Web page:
For the past year or so, my Thunderbird client has been acting weird – it keeps not being able to install an update of some kind. Combine that with a general curiosity to see what was out there in the free realm, and I ended up spotting this handy list from Wikipedia. I decided, after reading some random web comparisons, to try Mailbird, Inky, Claws Mail, and EM Client.
Now, don’t look to this article as some kind of awesome feature comparison, because it isn’t. I just wanted to see if I liked anything better than Thunderbird. My criteria? Simple:
Windows 7, Let’s me pick where it installs, let’s me pick where I store the data, let’s me import mail and contacts from Thunderbird, easy to use.
Admittedly, I was shallow here, but my criteria are above. It is the year 2013 and we should have flying cars and no homeless people by now… so at least make my email painless in the 21st century…show me we can get that right. Anything that deviated got axed…period. I didn’t think “oh, maybe I will Google that.” Nope. So here we go:
Inky: Blew a cog on install and couldn’t talk to its mother ship. Uninstalled.
Claws Mail: I tried to adjust where the datastore was being stored and the browse button launched some cool cryptic mh#spam\mount/toga-party stuff that probably is comfortable for Linux folks but I had no clue what that meant, so…uninstalled.
EM Client: thought it knew better than I did where to install. Wrong answer. Uninstalled.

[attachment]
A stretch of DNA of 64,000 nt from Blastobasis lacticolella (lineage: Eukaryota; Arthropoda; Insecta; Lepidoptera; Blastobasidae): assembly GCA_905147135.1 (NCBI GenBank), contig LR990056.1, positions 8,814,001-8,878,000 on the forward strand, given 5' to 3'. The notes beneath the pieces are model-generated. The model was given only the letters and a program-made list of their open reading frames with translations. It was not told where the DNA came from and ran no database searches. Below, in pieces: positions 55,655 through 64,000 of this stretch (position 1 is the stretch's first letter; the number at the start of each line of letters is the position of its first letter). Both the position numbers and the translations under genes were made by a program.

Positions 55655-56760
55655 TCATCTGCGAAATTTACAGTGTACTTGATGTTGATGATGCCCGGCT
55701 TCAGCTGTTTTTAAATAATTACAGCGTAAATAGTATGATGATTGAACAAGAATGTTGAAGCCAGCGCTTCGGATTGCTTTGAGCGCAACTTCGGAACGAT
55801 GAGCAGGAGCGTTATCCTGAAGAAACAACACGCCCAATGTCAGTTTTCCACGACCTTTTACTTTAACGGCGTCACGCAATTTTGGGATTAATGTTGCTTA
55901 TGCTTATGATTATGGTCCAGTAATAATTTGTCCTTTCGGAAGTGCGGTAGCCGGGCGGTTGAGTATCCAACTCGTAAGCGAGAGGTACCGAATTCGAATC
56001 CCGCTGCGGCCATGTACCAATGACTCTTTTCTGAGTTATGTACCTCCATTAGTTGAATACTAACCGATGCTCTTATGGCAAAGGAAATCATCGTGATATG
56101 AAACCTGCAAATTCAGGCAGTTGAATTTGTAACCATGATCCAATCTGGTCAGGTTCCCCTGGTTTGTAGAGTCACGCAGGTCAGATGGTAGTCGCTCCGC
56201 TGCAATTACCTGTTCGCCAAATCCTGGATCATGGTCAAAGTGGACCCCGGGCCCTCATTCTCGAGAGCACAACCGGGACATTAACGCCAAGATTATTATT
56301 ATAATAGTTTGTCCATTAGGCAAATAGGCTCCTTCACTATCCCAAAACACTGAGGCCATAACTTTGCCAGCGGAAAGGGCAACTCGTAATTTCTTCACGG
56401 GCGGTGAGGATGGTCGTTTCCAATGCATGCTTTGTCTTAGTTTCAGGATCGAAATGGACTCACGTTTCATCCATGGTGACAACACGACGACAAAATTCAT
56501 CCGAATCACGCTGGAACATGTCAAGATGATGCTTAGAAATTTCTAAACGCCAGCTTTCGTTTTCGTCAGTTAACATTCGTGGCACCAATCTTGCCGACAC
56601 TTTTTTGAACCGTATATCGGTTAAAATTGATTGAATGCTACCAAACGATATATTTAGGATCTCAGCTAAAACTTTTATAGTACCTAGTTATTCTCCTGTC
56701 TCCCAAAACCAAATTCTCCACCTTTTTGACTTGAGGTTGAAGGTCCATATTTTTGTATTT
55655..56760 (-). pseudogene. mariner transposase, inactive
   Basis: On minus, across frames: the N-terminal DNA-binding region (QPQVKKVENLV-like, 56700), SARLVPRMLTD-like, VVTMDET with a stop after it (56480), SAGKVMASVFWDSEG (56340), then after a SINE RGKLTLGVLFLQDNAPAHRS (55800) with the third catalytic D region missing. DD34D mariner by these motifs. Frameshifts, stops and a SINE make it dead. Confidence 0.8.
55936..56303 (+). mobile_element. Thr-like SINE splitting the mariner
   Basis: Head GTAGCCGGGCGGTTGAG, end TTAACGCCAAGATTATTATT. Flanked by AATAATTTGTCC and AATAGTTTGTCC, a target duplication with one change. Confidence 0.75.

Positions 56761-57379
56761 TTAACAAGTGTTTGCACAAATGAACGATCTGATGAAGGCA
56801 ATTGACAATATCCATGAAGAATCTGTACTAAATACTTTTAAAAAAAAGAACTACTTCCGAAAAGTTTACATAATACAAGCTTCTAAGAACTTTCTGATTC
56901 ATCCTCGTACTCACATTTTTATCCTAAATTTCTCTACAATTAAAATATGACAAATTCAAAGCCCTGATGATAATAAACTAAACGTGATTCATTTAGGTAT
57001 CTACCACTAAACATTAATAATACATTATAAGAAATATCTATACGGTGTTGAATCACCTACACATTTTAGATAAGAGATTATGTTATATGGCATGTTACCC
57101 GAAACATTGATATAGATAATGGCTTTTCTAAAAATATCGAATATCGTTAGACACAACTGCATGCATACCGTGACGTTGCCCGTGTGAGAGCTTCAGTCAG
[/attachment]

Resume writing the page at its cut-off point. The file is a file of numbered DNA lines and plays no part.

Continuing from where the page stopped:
Mailbird: They had this proud “Full IMAP Support” flag on their page… but they didn’t say “ONLY Supports IMAP” which is the sad truth. No POP3 support. Uninstalled.
Mailbird (Zombie Exclusive): OK, so I later found out that my hosting provider does support IMAP. Mailbird couldn’t detect the settings, so I had to set everything including port numbers (defaults typically are 143 for IMAP and 25 or 587 for SMTP, in case you are randomly here for that). It connected. Yay. It couldn’t import Thunderbird data. Uninstalled…again.
So there yah have it… I couldn’t even test the Thunderbird import. 21st century email clients might be OK, but I guess I had my hopes set a little too high with my exhaustive requirements. lol. But lots of people are ranting about the above apps, and admittedly they all looked like programs I might have enjoyed using. Go ahead and try them out.
Happy Emailing… I will stick with discontinued “sooo last 2012” Thunderbird for now.